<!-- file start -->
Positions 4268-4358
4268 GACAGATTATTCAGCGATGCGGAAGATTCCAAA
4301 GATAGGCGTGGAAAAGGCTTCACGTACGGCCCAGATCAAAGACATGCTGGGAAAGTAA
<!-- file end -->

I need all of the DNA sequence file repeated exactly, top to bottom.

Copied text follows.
Positions 4268-4358
4268 GACAGATTATTCAGCGATGCGGAAGATTCCAAA
4301 GATAGGCGTGGAAAAGGCTTCACGTACGGCCCAGATCAAAGACATGCTGGGAAAGTAA